Apronomics: Nick Bognar of iNDO
Chef Nick Bognar doesn’t think Asian cooking should have to follow a strict set of traditional rules. He prefers it to be creative and unexpected and sees his new Botanical Heights dining spot, iNDO, as a proponent of the cuisine’s continued evolution.
“I love that we have chefs with different Asian backgrounds,” Bognar says of the restaurant, which opened last summer. “Mine is Thai, and we also have influences from Korea and the Philippines. We combine these with a lot of Japanese flavors and ideas as well. Our menu ranges from dishes that are simple to ones that are high-end in terms of ingredients. The flavors are very satisfying.”
There are ‘hot tastings’ like pork and chicken dumplings and lamb ribs, and ‘cool tastings’ like cabbage salad and ceviche. If you are up for sharing, there are larger entrees like short rib curry and crab donabe rice. And if you’re with a group that is feeling really adventurous, you can order omakase, which means ‘I leave it up to you’ in Japanese—in other words, you let the chef choose what you eat. “For this, guests buy a ticket, and we create a set menu,” Bognar explains. “It’s a grand tasting that takes a couple of hours. We try to have at least 17 courses, and everyone sits at the counter while I talk about the dishes and teach you about the fish we use. There are wine pairings, sake and cocktails as well. It really creates a night worth remembering.”
Bognar says he never steps out of his creative mode and constantly is thinking of ways to surprise iNDO diners. “I’m always asking how we can do new takes on ‘old school’ Japanese dishes,” he says. “We make sashimi with isaan hamachi (yellowtail) and Thai ingredients like coconut cream, fish sauce, crispy candied garlic, shallots and a paste of chilis.” There is also a broiled lobster thermidor (traditionally a French dish) that he embellishes with Asian ingredients. “It’s a little outside of the traditional,” he notes. Special sauces, curries and soy reductions round out the palate for many of his creations.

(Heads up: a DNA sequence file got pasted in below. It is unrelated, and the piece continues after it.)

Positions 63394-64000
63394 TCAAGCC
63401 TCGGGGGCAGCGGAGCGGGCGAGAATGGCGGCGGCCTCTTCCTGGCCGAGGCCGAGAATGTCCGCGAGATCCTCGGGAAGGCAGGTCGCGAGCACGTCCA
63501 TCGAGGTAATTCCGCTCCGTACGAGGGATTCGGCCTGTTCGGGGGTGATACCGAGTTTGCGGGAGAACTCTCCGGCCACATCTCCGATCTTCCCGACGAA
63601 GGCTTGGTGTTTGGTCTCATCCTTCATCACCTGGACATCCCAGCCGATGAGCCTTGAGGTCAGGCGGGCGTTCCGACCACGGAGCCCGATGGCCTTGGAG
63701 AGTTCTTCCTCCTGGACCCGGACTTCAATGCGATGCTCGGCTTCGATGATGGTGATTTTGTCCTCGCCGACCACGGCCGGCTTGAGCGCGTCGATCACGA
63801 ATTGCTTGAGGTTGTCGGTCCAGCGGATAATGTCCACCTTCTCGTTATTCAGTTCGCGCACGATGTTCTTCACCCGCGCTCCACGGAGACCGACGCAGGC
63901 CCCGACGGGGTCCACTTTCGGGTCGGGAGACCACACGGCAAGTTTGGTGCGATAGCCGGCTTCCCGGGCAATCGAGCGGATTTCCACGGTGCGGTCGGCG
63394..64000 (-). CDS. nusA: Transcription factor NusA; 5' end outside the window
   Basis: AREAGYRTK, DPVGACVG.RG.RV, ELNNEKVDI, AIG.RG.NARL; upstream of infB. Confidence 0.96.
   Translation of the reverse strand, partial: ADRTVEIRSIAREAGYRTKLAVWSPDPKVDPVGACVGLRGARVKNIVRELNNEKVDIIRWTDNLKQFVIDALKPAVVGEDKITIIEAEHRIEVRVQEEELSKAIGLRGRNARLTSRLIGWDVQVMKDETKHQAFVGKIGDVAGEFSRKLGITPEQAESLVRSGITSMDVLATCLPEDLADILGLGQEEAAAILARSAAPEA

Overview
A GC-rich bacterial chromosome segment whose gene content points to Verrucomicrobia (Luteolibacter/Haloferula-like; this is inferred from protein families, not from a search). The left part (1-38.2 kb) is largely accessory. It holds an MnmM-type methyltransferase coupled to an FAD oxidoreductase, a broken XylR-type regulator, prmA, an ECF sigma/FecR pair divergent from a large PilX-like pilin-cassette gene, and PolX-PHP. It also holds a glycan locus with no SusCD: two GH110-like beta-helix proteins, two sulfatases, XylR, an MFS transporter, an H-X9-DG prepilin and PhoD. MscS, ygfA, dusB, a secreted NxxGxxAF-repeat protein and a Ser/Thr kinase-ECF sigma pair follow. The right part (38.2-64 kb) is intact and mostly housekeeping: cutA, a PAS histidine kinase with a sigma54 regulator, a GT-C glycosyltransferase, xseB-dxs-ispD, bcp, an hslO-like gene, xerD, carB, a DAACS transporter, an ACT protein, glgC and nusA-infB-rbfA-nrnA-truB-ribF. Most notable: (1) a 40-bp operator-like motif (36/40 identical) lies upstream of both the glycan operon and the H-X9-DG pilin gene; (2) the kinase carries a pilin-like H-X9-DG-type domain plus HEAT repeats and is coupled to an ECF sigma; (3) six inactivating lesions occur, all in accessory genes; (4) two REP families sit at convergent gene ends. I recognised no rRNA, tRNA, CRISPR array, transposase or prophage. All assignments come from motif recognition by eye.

A 2019 James Beard semifinalist, Bognar is known for his sushi, and he enjoys working with fresh, Asian fish and shellfish flown to the U.S. and driven in daily from Chicago. “I started working at the sushi bar at my family’s restaurant when I was 16,” he says. “I got good at making rolls and other simple preparations, and later, I moved to Austin, Texas, where I built a fundamental skill set in fine dining. When I returned to St. Louis, I started researching new kinds of fish and dishes to make with them. Especially when it comes to sushi, I always strive to keep learning.”
The chef says that because he works with a lot of fats and oils at the restaurant, he tries to cook on the “lighter, brighter side” during his off hours. “I like to make Thai food and one-pot dishes at home,” he says. “I do salads, vegetables and wraps a lot. One of my favorite things is to saute fresh ingredients for a Thai salad.” While he enjoys traveling for pleasure, Bognar never really hangs up his figurative chef’s hat. “I go to Thailand at least once a year and always find great ideas for dishes,” he says. “As soon as I arrive, I head out with my uncle, who knows where all of the best spots are. We almost never get past the first block without eating somewhere.”
When it comes to running his own restaurant, Bognar believes in letting staff members bloom where they feel most comfortable. “Others are good at the business end of it, but I’ve stuck with the culinary side,” he says. “The food is the part of restaurant work that makes the most sense to me. I like to create a sustainable culture where everyone is happy with what they’re doing.”
½ head green cabbage
¼ head red cabbage
1 c loose Thai basil
½ c fresh mint
½ c fresh cilantro
1 white onion
1 qt. cornstarch
1 c plain peanuts
2 qts. vegetable oilfor frying
1 c sugar
½ c water
Roast peanuts at 375 degrees for 10 min. Boil sugar and water to 240 degrees; pour syrup over roasted peanuts in a mixing bowl, and stir well.
Thinly slice onion and season with salt. Coat with cornstarch in a bowl and deep fry in oil at 300 degrees. Drain and set aside.
Slice cabbage thinly and rinse in cold water. Tear up herbs and put half in a bowl with cabbage along with half the onions and peanuts.
Toss salad with dressing and garnish with remaining herb mixture, peanuts and onions.
1 lb. palm sugar
16 oz. fish sauce
½ c lemon juice
2 T tamarind concentrate
6 pieces fresh Thai chili
½ t ground dried Thai chili
Simmer mixture until sugar dissolves, then cool.
Photos by Bill Barrett